I cannot tell you the cause of autism. I cannot give you a 100% guarantee that certain children with immune problems who receive vaccines may not develop a problem. …Continue reading →
Once again, Bayshore Pediatrics is offering the seasonal influenza vaccine to all patients. Bayshore Pediatrics has strongly encouraged all children 6 months and older to receive an annual influenza vaccine for the past 7 years (long before the CDC recommendations). The seasonal flu vaccine provides protection to children during a time when illness is often on the rise. We will begin influenza vaccination clinics starting as early as September 1st. To find more information about the seasonal flu and making an appointment, check out our website at BayshorePediatrics.com under Vaccine Resources or call our office. You will want to call our office early to get the best appointment times. Influenza vaccine clinics are on Tuesday, Wednesday, Thursday, and some Saturdays.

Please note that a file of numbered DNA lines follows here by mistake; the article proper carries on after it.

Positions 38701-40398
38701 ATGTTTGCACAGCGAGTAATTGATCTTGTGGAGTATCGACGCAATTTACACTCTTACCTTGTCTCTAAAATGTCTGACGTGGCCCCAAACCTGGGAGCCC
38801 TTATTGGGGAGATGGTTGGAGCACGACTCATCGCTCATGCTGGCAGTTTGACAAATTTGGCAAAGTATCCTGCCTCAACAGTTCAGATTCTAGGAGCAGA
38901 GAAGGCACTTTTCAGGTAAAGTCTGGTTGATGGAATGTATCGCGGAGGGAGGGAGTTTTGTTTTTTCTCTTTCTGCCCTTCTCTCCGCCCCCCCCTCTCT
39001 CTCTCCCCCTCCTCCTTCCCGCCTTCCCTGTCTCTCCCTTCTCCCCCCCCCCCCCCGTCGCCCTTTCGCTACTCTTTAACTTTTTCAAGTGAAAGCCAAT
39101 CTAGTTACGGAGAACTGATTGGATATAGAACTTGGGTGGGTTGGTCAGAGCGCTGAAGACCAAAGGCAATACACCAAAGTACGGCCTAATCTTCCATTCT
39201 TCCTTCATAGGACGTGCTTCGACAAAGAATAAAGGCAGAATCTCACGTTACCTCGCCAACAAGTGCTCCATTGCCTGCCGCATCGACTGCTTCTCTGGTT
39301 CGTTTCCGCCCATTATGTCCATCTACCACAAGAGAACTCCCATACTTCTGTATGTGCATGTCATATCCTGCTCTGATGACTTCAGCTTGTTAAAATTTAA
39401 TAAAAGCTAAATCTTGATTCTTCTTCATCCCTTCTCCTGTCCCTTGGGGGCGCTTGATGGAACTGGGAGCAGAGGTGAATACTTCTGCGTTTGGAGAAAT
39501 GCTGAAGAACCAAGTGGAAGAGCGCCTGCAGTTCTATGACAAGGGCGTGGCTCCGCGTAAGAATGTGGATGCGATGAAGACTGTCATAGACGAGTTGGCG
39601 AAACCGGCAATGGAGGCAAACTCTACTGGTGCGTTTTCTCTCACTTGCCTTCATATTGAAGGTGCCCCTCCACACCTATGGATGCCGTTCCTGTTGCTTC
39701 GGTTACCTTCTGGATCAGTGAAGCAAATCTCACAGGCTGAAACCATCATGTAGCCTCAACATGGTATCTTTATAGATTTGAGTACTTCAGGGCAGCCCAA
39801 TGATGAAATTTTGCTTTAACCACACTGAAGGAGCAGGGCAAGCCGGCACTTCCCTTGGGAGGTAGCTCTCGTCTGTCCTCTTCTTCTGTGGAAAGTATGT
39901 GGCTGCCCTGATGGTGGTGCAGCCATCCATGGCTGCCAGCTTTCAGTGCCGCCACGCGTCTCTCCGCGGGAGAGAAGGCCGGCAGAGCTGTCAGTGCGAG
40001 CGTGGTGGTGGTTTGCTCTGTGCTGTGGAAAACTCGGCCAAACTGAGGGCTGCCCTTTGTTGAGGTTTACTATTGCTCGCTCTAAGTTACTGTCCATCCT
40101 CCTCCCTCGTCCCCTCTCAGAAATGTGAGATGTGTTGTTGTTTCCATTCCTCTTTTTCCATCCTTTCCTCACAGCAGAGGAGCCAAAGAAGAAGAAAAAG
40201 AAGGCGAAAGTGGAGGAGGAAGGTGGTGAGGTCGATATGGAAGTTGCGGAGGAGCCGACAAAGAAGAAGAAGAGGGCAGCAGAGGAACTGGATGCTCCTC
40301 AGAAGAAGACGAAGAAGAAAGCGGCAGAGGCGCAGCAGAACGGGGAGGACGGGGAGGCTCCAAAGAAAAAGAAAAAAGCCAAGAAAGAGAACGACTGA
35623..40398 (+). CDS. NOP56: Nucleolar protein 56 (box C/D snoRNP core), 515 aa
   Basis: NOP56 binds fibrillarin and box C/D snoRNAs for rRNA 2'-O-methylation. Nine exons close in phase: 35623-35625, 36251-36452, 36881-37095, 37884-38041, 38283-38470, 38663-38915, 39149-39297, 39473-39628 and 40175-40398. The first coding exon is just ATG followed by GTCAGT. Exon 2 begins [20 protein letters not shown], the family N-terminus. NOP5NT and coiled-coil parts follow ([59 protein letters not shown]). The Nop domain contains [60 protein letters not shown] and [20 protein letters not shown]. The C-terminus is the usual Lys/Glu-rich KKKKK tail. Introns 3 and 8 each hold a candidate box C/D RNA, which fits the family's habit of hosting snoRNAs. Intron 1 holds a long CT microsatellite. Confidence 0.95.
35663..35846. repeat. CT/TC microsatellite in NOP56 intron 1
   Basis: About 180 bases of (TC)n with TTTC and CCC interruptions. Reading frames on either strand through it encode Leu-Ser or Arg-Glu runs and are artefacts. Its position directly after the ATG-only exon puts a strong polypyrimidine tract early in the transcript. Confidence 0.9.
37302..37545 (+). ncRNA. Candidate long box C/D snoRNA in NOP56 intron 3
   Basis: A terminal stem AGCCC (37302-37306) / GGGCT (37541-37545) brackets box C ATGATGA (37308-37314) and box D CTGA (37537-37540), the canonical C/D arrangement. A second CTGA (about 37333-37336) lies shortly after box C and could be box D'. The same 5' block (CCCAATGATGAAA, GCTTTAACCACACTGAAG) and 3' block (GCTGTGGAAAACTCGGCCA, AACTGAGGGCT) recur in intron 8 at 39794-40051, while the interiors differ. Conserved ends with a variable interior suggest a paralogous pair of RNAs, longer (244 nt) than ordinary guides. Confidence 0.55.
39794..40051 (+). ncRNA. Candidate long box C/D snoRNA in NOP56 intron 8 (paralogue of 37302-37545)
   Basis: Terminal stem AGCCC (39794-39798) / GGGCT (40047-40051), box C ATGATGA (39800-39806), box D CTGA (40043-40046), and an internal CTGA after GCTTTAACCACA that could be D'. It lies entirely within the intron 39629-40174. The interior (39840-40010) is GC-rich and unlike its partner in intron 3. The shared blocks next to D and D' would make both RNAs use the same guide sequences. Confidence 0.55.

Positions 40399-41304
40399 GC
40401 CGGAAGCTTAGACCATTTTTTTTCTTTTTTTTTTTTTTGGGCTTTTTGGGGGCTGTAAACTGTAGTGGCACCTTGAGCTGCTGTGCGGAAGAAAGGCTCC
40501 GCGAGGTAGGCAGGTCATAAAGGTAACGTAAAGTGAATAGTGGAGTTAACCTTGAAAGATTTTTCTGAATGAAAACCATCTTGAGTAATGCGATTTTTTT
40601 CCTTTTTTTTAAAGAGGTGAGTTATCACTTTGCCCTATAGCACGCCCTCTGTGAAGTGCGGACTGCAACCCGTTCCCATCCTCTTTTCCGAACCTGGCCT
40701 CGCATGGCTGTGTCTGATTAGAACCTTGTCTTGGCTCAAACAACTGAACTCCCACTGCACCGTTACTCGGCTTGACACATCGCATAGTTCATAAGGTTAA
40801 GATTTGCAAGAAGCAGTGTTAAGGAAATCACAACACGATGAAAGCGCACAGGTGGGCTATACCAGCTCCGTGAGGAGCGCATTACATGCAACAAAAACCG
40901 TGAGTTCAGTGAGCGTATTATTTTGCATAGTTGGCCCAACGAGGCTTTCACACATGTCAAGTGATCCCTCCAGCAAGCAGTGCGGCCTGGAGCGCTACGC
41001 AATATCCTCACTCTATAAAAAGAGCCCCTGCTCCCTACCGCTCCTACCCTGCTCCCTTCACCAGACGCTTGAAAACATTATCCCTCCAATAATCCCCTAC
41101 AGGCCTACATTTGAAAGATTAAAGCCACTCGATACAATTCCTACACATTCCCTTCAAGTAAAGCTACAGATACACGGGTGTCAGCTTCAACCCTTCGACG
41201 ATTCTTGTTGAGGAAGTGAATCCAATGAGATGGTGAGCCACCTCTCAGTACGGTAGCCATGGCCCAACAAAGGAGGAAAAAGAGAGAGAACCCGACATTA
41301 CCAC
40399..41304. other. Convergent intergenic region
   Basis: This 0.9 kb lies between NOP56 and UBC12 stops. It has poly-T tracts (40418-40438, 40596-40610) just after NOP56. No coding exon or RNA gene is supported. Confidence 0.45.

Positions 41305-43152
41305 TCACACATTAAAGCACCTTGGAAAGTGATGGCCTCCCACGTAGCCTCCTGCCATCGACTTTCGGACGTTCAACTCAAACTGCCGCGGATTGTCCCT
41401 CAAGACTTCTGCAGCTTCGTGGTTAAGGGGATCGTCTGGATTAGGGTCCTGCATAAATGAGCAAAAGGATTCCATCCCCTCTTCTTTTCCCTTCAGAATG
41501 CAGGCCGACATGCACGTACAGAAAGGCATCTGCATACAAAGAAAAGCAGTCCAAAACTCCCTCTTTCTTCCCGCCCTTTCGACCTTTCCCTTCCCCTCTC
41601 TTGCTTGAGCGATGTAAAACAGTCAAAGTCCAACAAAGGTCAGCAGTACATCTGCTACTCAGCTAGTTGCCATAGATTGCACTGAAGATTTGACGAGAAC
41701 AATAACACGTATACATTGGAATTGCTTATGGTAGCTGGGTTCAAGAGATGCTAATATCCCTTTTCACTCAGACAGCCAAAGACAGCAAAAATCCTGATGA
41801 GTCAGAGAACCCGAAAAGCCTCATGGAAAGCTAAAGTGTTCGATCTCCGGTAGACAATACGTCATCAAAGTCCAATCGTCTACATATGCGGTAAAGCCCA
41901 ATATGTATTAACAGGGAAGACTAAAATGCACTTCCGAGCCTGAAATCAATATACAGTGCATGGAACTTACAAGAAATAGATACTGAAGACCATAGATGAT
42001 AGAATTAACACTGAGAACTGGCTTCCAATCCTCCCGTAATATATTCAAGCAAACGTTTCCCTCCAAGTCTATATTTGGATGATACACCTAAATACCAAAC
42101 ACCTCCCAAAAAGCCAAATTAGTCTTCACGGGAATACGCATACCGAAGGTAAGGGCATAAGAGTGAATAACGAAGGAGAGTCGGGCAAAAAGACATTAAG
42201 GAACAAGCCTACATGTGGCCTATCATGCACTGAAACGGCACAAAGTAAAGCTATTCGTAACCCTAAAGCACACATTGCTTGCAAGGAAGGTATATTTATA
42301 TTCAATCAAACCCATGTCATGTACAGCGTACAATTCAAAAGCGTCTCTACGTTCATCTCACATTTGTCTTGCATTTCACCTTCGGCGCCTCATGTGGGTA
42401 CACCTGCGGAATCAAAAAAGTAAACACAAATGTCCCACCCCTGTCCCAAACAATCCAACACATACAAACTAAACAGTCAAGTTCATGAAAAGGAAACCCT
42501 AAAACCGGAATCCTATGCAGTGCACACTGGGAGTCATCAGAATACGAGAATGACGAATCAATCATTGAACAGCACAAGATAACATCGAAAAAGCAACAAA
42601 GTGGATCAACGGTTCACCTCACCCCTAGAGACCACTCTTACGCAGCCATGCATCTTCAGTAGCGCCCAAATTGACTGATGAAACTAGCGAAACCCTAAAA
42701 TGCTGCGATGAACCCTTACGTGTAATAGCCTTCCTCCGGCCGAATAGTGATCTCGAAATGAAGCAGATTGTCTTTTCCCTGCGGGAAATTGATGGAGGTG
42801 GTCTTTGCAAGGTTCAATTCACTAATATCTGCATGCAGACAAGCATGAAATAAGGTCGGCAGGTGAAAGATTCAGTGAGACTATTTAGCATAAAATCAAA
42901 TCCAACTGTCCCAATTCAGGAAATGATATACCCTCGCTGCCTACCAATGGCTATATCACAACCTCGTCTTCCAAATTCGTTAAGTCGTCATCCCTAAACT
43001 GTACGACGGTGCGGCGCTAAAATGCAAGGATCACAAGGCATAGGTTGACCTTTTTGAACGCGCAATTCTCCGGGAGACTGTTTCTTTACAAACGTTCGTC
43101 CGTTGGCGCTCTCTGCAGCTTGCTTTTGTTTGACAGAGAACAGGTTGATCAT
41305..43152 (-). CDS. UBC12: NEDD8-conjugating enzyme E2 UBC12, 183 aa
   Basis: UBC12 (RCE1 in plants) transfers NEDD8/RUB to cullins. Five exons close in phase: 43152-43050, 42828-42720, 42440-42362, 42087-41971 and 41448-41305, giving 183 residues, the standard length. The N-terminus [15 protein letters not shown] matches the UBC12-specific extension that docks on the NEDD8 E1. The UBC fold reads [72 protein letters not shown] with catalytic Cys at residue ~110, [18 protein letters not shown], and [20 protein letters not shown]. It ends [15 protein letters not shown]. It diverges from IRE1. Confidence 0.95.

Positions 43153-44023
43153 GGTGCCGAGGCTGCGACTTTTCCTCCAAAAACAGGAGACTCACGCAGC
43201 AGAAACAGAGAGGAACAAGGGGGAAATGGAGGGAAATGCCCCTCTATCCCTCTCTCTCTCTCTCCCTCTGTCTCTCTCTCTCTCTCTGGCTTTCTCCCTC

New for 2010-2011, the influenza vaccine for 2010-2011 includes the H1N1 vaccine. This means that a separate vaccine is not required for H1N1 this year. Special note for parents with children ages 6 months through 8 years of age that did not receive the H1N1 vaccine or are unsure if they did, these children will need two doses of flu vaccine this year.
Please call our office to speak with your pediatrician if you have questions about your child(ren) receiving the seasonal influenza vaccine.
My husband, a NPR (National Public Radio) junkie, heard a discussion regarding the H1N1 vaccine today. I read and listened to the broadcast on the NPR website tonight. I think it is a great review and question/answer summary about the vaccine. It is very consistent with the message from Bayshore Pediatrics; it’s nice to hear it again from an outside source. Below is the link to the site: